9 Ways Spending Changes in Retirement
Some retirees end up spending more after they leave the workforce
Retirees don't have to pay for professional work clothes, dry cleaning, or transportation to the office. So some workers reason that they will be able to get by with a lower income when they retire. But spending on basic necessities typically increases in retirement. The budget for food, housing, and healthcare is larger for retirees at every income level, according to research by
Seeing it all.
When you're at your desk five or more days a week, you can't always get away to the
More dining at home.
Retirees spent about 9 percent of their budget on food eaten at home in 2008, according to the most recent
Higher housing costs.
Seniors actually spend a greater share of their budget on overall housing costs than working Americans. Although many retirees have finished paying off their mortgage, they still face property taxes and devote a bigger share of their income to home maintenance and repairs than those who are still working. "People forget to budget for what it costs to maintain their home and home improvements," says
Soaring healthcare costs.
Workers who retire before age 65 must pay their own health insurance premiums, unless a former employer picks up the tab. Retirees spent almost three times as much of their income on healthcare as workers. Seniors generally spent more on health insurance, medical services, drugs, and medical supplies. And even after qualifying for
Fewer clothing expenses.
When retirees no longer have to dress for success, it's easy for them to slash their clothing budget. "You no longer have to pay for dry cleaning or dress up," says Sharpe. People who have left the workforce spend just 3 percent of their annual budget on clothing, compared with 4 percent for workers.
Lower transportation costs.
Giving up your commute saves time, aggravation, and money. Retirees purchased fewer cars and spent less on gasoline and motor oil than workers did in 2008. But seniors also spent slightly more on vehicle maintenance, repairs, and insurance--perhaps because they hold on to their cars longer. Retirees also increasingly rely on public transportation as they age.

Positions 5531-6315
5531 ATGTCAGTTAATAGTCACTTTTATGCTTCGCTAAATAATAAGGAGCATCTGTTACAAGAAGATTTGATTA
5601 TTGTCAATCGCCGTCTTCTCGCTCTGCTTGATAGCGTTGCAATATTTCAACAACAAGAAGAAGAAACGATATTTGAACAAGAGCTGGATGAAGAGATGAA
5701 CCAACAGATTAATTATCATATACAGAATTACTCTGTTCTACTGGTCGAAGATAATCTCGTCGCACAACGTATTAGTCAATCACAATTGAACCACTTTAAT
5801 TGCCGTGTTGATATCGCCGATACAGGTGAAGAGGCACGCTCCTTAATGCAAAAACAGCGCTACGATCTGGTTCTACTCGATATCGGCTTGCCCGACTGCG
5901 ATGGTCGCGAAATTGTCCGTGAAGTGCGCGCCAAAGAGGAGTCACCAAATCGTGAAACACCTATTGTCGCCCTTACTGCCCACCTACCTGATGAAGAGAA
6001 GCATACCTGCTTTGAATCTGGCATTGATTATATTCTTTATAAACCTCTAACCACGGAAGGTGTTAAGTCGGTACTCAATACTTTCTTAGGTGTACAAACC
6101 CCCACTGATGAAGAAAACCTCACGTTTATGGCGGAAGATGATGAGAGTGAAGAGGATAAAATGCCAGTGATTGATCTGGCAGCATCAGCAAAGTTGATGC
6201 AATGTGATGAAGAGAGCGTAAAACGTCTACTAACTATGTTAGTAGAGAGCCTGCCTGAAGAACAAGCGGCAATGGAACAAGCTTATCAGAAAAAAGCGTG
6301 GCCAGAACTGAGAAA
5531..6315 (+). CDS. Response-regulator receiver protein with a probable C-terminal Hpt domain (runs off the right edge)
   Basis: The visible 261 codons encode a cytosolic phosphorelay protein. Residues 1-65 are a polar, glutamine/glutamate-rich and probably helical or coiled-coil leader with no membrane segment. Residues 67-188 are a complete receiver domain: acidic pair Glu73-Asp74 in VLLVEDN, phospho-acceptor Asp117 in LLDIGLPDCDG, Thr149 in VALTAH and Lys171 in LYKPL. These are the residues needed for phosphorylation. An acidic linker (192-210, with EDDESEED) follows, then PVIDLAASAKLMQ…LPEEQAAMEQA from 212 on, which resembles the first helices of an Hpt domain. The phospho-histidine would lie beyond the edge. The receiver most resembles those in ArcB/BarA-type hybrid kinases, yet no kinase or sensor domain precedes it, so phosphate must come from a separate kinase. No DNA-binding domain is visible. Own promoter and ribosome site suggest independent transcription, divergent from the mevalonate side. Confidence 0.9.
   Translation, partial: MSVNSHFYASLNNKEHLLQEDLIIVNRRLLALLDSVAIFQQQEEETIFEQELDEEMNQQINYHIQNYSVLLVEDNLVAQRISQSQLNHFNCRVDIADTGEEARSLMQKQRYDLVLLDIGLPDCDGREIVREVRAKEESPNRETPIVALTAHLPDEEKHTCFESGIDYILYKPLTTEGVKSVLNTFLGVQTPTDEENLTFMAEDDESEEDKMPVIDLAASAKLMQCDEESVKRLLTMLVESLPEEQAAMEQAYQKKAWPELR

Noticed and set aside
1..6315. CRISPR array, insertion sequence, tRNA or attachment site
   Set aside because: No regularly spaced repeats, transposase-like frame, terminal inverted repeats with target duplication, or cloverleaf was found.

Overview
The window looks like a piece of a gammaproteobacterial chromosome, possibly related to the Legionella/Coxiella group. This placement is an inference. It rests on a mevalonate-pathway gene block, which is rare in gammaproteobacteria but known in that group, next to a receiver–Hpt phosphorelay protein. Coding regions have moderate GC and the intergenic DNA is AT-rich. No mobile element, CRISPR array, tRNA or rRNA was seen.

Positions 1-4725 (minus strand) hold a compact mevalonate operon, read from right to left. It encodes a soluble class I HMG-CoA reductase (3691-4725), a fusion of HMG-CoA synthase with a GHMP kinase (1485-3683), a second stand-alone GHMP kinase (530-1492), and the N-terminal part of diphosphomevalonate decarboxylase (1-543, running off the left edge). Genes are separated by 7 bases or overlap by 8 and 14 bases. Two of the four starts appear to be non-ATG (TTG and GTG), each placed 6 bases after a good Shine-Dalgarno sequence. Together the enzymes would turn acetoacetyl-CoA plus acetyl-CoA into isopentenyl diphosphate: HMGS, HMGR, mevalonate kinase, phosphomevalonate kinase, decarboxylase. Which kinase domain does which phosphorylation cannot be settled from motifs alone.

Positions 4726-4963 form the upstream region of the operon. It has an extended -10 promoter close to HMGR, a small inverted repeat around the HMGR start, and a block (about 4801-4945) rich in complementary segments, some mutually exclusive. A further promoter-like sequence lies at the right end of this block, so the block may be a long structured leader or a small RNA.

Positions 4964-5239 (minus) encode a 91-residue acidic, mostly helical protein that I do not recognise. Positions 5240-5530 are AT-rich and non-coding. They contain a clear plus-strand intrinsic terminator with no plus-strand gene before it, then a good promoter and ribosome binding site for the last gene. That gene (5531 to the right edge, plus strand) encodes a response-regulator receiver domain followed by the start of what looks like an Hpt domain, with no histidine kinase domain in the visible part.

With eight or more free hours in the day, retirees have plenty of time for hobbies. But retiree spending on entertainment remained the same as that of working Americans in 2008--both amounting to about 6 percent of all spending. Set up plans for volunteer work, list projects that need to be completed around the house, and renew your public library card before you retire to avoid cultivating expensive entertainment tastes.
Giving to grandchildren.
When grandchildren appear on the scene, their chubby cheeks and gentle coos are often budget breakers. "Retirees give their grandchildren clothing and gifts at all the major holidays and take more trips to see them," says Williams. Include money for gifts and a plan for bequests in your retirement budget.
Workers, of course, spend some of their income saving for retirement. About 13 percent of employee spending went to pension,
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9 Ways Spending Changes in Retirement | Retire Smart
(c) 2009 U.S. News & World Report